Finding ways to maximize your gains after working out or while training for a big event can be tough. There are so many products on the market -- each promising to deliver the results you want -- that finding the one that's just right for you may seem like an impossible task. Between the ever-popular whey protein and supplements like creatine and fish oil, the options are endless. In recent years, however, one particular product has begun to attract a following: amino acid supplements, especially those containing the compound leucine. How much leucine should you be taking, though, and what does it do for you anyway? To find out, keep reading as the amino acid recovery drink experts at aminoVITAL® explain.

The Benefits of Leucine for Exercise

Those who put in the effort to improve their bodies are always looking for ways to maximize the returns they get from exercise. Most people achieve this by adding one or more fitness supplements to their diet, the most common of which is the protein shake. While there is no doubt that whole proteins carry a number of benefits for those trying to increase their muscle mass, supplements based on free-form amino acids -- the building blocks of protein -- offer those same advantages, and then some.

Of the 20 amino acids you body uses, there are nine that your system can't produce on its own; these "essential" amino acids must be obtained through foods or supplements. Among these nine compounds, there are three specific amino acids with a distinct purpose and shape: the "branched-chain amino acids," or BCAAs. Known as leucine, isoleucine, and valine, these amino acids are renowned for their ability to improve athletic performance, though one in particular -- leucine -- has been shown through clinical studies to increase gains after a workout.

The main benefit of leucine is that it triggers muscle synthesis; in other words, it tells your body to make your muscles bigger. Leucine does this by activating a protein called mTOR, which begins the process of creating muscle tissue. Valine and isoleucine, the other BCAAs, also interact with mTOR, but are much less effective at it than leucine.

An important secondary benefit of leucine ingestion is the creation of HMB, a metabolite of leucine (meaning that it's created when your body processes the leucine you consume). HMB -- which stands for beta-hydroxy beta-methylbutyrate -- is effective at preserving muscle tissue by preventing it from being broken down, even during periods when those muscles are not in use. This effect, in combination with leucine's boost to muscle growth, makes a leucine supplement an effective tool for building and keeping greater muscle mass.

How Much Leucine Should You Take?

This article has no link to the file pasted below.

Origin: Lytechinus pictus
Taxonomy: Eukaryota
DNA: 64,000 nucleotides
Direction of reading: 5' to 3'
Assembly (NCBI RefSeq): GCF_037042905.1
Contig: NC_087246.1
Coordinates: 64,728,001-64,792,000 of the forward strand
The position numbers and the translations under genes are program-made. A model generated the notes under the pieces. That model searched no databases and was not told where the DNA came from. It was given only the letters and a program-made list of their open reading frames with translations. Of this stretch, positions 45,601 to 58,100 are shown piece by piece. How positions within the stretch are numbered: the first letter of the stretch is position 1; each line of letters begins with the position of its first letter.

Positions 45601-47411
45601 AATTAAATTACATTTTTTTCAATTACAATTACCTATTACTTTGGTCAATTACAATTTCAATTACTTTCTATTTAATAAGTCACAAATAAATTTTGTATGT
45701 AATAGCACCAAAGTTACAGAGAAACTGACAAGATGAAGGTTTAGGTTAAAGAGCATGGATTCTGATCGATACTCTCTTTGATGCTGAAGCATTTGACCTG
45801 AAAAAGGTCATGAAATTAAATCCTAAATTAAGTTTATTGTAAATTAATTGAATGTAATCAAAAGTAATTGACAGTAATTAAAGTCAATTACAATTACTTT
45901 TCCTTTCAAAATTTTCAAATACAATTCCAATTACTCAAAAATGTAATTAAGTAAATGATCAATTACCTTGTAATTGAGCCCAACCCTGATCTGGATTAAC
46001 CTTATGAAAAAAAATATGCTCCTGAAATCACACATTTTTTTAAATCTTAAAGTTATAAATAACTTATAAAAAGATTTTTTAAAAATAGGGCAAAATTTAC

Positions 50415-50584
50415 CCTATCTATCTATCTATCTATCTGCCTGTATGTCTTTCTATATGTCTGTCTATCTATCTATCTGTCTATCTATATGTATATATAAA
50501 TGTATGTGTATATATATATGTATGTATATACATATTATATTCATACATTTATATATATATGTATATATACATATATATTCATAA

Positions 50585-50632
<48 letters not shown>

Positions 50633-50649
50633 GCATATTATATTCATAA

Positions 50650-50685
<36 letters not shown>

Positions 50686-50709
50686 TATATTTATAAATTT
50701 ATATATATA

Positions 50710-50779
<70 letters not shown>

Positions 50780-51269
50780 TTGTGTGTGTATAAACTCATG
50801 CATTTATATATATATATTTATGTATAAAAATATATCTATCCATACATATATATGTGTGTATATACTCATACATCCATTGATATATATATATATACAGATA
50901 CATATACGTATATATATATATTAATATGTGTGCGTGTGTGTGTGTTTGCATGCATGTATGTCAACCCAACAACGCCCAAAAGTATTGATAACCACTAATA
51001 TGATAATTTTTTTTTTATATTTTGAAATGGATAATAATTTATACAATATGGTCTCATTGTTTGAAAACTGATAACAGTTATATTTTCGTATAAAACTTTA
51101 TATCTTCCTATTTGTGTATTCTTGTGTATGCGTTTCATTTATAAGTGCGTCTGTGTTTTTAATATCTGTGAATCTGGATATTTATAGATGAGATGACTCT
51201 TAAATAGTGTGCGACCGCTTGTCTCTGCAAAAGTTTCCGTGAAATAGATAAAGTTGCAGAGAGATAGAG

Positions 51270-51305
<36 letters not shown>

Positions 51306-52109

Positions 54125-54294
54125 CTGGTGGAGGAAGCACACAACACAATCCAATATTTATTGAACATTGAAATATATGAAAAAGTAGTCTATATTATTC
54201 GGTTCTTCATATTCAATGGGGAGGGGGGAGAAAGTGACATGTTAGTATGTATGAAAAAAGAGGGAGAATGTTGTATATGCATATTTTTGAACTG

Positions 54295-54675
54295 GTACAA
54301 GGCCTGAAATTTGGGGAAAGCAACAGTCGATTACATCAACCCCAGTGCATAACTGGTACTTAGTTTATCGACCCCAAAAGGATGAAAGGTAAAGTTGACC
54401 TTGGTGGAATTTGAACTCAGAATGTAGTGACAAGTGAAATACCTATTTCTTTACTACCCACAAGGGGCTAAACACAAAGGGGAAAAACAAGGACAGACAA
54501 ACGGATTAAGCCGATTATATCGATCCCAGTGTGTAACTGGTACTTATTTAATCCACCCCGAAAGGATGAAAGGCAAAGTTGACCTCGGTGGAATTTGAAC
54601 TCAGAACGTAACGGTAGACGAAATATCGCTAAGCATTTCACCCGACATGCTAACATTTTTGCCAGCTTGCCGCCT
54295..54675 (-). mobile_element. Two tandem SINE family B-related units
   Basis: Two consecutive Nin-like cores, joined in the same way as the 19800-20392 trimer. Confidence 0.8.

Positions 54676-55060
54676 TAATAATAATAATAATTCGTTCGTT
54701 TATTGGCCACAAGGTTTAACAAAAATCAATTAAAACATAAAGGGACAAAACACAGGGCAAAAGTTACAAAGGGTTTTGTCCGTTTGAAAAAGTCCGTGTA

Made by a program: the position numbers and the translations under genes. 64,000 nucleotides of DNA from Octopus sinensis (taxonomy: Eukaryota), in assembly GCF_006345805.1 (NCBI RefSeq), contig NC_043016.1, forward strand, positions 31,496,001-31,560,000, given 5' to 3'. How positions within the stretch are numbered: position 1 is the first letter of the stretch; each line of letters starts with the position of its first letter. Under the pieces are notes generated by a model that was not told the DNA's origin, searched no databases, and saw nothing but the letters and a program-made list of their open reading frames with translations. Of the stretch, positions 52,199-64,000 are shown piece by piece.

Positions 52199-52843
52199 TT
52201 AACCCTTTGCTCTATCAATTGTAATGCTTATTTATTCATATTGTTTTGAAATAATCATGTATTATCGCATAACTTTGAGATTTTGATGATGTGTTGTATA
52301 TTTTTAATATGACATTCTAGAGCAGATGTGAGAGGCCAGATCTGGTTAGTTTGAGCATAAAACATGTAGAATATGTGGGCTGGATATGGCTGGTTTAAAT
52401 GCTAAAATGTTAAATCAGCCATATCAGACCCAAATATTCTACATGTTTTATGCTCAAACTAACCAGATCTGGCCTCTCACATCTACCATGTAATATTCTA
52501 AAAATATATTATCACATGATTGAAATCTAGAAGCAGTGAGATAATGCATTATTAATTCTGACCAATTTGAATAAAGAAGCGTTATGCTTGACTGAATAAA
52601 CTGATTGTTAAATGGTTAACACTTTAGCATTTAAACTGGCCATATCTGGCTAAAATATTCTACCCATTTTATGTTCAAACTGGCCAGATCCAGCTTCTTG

The proper dosage of leucine for a given person can vary based on a number of factors, chief among them being that person's level of physical activity; other considerations include the amount of protein in their diet and whether they already take some kind of protein supplement. 

One thought to keep in mind is that most sources of complete protein -- meaning those that contain all the essential amino acids -- will provide you with some amount of leucine; this includes all animal-based protein sources, as well as soy proteins. If you maintain a sedentary lifestyle and consume plenty of protein in your diet, you may not need to supplement your leucine intake. On the other hand, athletes and those who regularly engage in strenuous physical activity will require greater amounts.

While there is no one authoritative source that lays out the proper amount of leucine to take, most sources offer similar recommendations. The baseline dosage for inactive people is about 40-45 mg/kg/day, which roughly translates to 3-4 grams of leucine per day.1 Those who regularly exercise will require more than this, though an exact amount has yet to be clearly identified.

Leucine and Amino Acid Supplements

As advantageous as leucine alone can be, the combination of this amino acid with the other two BCAAs can provide an array of helpful effects beyond just muscle synthesis. Isoleucine, for example, improves endurance by keeping you energized during prolonged activity and speeding up the recovery process afterward. Valine supports its brethren by keeping the muscles supplied with glucose, preventing muscle tissue from being broken down for fuel during exercise, and regulating functions in places like the brain and immune system.

Unlike supplements that provide whole proteins, which need to be digested before the body can use their amino acids, a supplement that provides free-form amino acids means near-instant fuel for your body right when you need it. This makes BCAA supplements ideal for providing fast pre-workout energy or jump-starting the body's recovery process once you've finished exercising. Switch to an amino acid supplement from aminoVITAL® and see for yourself how these incredible compounds can improve your performance.

Get Plenty of Leucine and Other BCAAs with a Supplement from aminoVITAL®

If you or someone you know is looking for a fast, effective product that can fuel your workouts without adding excessive sugar or calories to your diet, an amino acid supplement from aminoVITAL® may be just the thing. Each of our products is made with pharmaceutical-grade amino acids created through a patented vegetable fermentation process, ensuring purity and effectiveness for all of our customers. To maximize your gains and boost your progress at the gym, on the track, or at any place where you might compete with others or yourself, try an amino acid supplement from aminoVITAL® today. Learn more by visiting us online or calling (888) 264-6673.



February 03, 2020 — amino VITAL

Leave a comment

Please note: comments must be approved before they are published.